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CUSUM Event Identification: Not Just for Sampling

Cumulative sum filtering is a signal sampling method presented in Marcos Lopez de Prado. 2018. Advances in Financial Machine Learning (1st. ed.). Wiley Publishing. CUSUM filtering is used to better monitor changes in the regimes of sequences and has been extensively applied in the biomedical and manufacturing fields. Our implementation of CUSUM will not necessarily act as a filter; we will use the method to obtain labels for observations that then can be used as class features, classification labels, and also filtering or sampling as presented in the text.

The CUSUM filter algorithm will accumulate the change of a variable over the observations and assign a value of 1 or -1 to those events in which a given limit is exceeded. These limits can be arbitrarily chosen or, for the case of price time series, linked to a measure of recent volatility. In this implementation, we will enable the generation of CUSUM labels according to limits calculated from the exponentially weighted moving standard deviation of returns. In this way, we may better capture structural changes in the market compared to using fixed expected returns or loss limits.

Our CUSUM events filtering function will be this:

def cusum_events(df: pd.DataFrame,
                 h: float=None,
                 span: int=100,
                 devs: float=2.5) -> pd.DataFrame:
    Compute CUSUM events for a given price series.    
    df (pd.DataFrame): Dataframe with price time series                           
    in a single column.        
    h (float): Arbitrary cumulative returns value limit to trigger                   
    the CUSUM filter. 
    The filter is symmetric. 
    If h is None exponentially weighted standard deviation will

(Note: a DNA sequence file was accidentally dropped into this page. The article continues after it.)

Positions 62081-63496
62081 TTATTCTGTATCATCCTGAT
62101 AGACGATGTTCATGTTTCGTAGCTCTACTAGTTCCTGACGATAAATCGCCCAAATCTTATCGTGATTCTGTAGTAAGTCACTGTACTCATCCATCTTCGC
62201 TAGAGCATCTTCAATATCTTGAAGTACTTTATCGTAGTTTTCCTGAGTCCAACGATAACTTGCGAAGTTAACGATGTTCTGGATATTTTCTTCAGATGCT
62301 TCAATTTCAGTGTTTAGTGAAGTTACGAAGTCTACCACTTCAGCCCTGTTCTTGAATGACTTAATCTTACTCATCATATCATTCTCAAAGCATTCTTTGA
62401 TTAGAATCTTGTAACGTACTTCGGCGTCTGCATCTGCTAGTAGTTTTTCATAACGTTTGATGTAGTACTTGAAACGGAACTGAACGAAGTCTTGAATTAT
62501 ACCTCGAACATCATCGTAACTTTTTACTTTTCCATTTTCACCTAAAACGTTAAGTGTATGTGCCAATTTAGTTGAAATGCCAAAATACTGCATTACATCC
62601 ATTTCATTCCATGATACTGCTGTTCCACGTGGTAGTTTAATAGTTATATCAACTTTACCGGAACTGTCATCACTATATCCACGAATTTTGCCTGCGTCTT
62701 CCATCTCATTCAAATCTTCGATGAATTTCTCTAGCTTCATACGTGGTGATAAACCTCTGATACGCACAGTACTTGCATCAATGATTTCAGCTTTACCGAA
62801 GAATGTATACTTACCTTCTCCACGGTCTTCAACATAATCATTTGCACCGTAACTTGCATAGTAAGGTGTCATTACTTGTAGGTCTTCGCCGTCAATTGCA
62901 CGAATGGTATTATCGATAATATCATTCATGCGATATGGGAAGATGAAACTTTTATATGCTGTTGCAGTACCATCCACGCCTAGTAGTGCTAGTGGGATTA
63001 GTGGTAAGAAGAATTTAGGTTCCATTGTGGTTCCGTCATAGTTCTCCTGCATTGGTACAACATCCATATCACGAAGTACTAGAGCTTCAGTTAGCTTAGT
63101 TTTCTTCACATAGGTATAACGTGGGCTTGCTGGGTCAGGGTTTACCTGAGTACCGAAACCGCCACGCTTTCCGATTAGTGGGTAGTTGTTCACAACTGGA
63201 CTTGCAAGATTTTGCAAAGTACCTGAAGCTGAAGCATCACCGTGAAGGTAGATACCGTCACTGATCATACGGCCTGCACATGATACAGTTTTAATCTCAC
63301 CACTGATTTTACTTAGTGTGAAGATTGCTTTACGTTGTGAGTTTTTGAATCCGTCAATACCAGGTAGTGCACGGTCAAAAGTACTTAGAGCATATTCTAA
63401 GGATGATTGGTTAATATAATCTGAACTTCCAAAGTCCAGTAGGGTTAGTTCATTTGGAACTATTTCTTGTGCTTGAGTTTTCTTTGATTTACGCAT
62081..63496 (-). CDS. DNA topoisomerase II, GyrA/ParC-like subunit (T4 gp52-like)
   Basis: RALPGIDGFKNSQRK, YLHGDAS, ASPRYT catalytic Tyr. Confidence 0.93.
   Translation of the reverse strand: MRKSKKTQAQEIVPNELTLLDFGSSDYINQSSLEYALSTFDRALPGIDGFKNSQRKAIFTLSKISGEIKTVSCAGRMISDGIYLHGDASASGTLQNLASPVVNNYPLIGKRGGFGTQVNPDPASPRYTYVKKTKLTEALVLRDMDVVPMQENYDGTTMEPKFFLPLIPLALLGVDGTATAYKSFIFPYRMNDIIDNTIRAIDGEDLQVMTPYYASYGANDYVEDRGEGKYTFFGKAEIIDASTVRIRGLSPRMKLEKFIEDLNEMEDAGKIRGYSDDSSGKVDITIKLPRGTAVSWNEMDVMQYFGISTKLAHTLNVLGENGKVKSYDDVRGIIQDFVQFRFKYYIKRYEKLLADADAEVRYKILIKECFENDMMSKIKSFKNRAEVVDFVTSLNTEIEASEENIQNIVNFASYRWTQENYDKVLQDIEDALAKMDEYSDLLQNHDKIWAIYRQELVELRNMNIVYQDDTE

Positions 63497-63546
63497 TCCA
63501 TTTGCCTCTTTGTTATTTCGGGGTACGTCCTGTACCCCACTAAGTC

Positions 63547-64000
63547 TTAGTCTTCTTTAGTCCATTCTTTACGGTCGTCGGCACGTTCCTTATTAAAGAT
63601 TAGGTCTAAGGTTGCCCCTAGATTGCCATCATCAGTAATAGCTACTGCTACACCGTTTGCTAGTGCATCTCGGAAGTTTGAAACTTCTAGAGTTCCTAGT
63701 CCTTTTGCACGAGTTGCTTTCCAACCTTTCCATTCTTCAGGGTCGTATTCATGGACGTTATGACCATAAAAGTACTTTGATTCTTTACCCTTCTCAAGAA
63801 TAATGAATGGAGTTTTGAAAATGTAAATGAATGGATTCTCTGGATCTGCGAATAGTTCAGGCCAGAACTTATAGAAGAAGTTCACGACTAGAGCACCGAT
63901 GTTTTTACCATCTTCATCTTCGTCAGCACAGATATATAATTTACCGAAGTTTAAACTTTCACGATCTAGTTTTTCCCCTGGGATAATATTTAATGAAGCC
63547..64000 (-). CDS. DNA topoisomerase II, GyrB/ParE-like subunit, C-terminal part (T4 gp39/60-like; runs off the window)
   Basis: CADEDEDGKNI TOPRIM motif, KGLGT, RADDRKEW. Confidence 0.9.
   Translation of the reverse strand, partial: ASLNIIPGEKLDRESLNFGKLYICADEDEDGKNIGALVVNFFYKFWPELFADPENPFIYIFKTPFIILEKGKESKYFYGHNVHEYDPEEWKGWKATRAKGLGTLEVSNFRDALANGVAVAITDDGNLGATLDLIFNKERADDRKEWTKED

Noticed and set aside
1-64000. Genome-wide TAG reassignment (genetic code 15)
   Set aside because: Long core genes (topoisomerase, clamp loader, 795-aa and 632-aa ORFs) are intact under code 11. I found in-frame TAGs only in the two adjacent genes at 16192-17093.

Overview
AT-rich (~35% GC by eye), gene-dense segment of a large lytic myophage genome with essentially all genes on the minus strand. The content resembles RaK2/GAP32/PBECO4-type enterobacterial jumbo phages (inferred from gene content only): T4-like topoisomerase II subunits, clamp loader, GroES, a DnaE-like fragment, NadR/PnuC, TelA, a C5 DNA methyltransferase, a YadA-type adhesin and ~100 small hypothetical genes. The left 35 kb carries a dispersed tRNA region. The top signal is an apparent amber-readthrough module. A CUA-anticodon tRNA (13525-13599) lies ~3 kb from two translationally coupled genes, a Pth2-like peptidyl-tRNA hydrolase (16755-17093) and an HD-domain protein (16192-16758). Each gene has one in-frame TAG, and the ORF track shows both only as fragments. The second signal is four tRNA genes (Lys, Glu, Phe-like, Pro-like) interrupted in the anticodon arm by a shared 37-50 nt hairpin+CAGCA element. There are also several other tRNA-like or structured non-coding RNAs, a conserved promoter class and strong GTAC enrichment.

be used.        
    span (int): Span for exponential weighting of standard deviation.        
    devs (float): Standard deviations to compute variable                       
    trigger limits if h is not defined.
    pd.DataFrame: Dataframe containing differentiated series.    
    # Events e:
    e = pd.DataFrame(0, index=df.index,
    s_pos = 0
    s_neg = 0
    r = df.pct_change()
    for idx in r.index:
        if h is None:
            h_ = r[:idx].ewm(span=span).std().values[-1][0]*devs
        else: h_ = h
        s_pos = max(0, s_pos+r.loc[idx].values)
        s_neg = min(0, s_neg+r.loc[idx].values)        
        if s_neg < -h_:
            s_neg = 0
            e.loc[idx] = -1elif s_pos > h_:
            s_pos = 0
            e.loc[idx] = 1
     return e

This function takes a price series dataframe and an arbitrary returns limit h to calculate fixed events. If no h limit is defined, span and devs will control the ewm and the deviations to generate events.

Let us get some very common close prices for our testing and checking of the function:

self = QuantBook()
spy = self.AddEquity('SPY').Symbol
bonds = self.AddEquity('TLT').Symbol
start = datetime(2010,1,1)
end = datetime(2020,1,1)
spy_close = self.History(spy, start, end, Resolution.Daily).unstack(level=0)['close']
bonds_close = self.History(bonds, start, end, Resolution.Daily).unstack(level=0)['close']

With these close prices for SPY and TLT, we can obtain the event labels at various standard deviations from the 100 days exponentially weighted moving standard deviation:

c_filter = cusum_events(spy_close, devs=5)
plot_texts = {"y_label": 'CUSUM Event', "title" :'CUSUM Events'}
rh.plot_df(c_filter, **plot_texts)
SPY CUSUM Filtering

We can now count how many times we would have sampled the SPY price series, or what distribution of labels are we generating at 5 standard deviations, just as an example:


Yielding the following distribution of events:

We have a full dataframe with the labels, not only filtered points in time, so these values can be used for any operation we need:

Now, for TLT using a fixed event limit of 5% change, the same approach:

c_filter = cusum_events(bonds_close, h=0.05)
rh.plot_df(c_filter, **plot_texts)

We have another tool now, and a flexible one, that can be used for subsampling, labeling, or feature generation flexibly. We will find a use for it in future spot machine learning models that will, hopefully, learn from or be able to predict these events. The function is added to our fractio repository here.

Information in does not constitute financial advice; we do not hold positions in any of the companies or assets that we mention in our posts at the time of posting. If you require quantitative model development, deployment, verification, or validation, do not hesitate and contact us. We will also be glad to help you with your machine learning or artificial intelligence challenges when applied to asset management, trading, or risk evaluations.

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